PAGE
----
Worker’s death sparks historic oil and gas strike in Iran
Iran's oil and gas industry is being hit by nationwide labor action. | Vahid Salemi / AP

An unprecedented wave of strike action is under way in the gas and oil fields of Iran, as workers down tools over the late payment of wages, insecure employment contracts, poverty pay, and intolerable working conditions. An estimated 10,000 workers have been involved in unofficial strike action which has hit major refineries and industrial projects in Iran’s South Pars gas fields. The strike has remained solid for over a week.

Localized protests have been common in recent years, as employers have squeezed pay and conditions in order to maximize profits, but the coordination of action, affecting a number of refineries and many contractors, is a new dimension.

The strike action was triggered when Ebrahim Arabzadeh, a contract worker at Mahshahr petrochemical complex, died from heat exhaustion at work on July 28. Temperatures in Iran’s refineries can reach up to 122°F (50°C), a danger to health and almost impossible to work in. His colleagues presented a list of demands to the contracting companies which were largely ignored.

As a result, by Saturday Aug. 1, of the 10,000 workers on strike, 5,000 had abandoned the gas fields entirely and returned home. Others remained in their dormitories, waiting for employers to give in to their demands.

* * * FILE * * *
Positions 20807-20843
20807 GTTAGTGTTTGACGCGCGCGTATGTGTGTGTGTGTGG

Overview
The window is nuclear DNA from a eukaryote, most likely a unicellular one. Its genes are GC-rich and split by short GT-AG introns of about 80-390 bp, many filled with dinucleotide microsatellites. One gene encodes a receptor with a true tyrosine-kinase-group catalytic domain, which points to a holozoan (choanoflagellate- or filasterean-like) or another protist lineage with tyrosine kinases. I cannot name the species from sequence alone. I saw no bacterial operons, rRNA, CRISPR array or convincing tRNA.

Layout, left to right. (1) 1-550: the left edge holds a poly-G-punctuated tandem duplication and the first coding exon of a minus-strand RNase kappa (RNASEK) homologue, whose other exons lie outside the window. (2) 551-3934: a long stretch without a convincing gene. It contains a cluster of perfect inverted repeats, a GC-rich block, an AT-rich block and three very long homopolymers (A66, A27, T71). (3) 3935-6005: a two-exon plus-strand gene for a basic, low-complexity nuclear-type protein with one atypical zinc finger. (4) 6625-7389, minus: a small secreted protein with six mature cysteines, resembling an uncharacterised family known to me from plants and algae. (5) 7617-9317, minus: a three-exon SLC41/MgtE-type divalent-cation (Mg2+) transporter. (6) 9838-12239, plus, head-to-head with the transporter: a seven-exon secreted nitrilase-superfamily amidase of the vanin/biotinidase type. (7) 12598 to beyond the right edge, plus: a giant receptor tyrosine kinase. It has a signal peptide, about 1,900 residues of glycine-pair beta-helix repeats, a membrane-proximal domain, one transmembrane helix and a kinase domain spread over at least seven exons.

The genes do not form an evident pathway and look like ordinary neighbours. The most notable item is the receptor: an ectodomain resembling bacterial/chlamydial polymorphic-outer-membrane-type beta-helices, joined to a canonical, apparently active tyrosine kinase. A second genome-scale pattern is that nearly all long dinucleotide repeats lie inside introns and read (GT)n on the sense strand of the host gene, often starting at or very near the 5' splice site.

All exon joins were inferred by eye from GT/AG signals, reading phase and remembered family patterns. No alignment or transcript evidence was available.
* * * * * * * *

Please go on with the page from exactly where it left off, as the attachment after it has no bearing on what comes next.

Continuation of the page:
Those on strike cover a range of trades, including builders, electricians, welders, and pipefitters, who work for employment agencies and gangmasters on a variety of industrial projects in the world’s largest natural gas field.

They work a shift cycle of 20 days on, 10 days off, and are housed in dormitories close to the workplace while on shift. The action has seen hundreds of workers protesting outside the offices of the contractors, declaring their intention to refuse to work for an entire 20-day shift cycle.

IndustriALL Global Union’s Iranian affiliate, the Union of Mechanics and Metalworkers of Iran (UMMI), has to operate under restrictive conditions in which independent trade unions in Iran are not officially recognized by the regime. In spite of this, UMMI is optimistic that, given the scale of the action, workers may have a chance to win concessions and possibly gain representation at major industrial sites.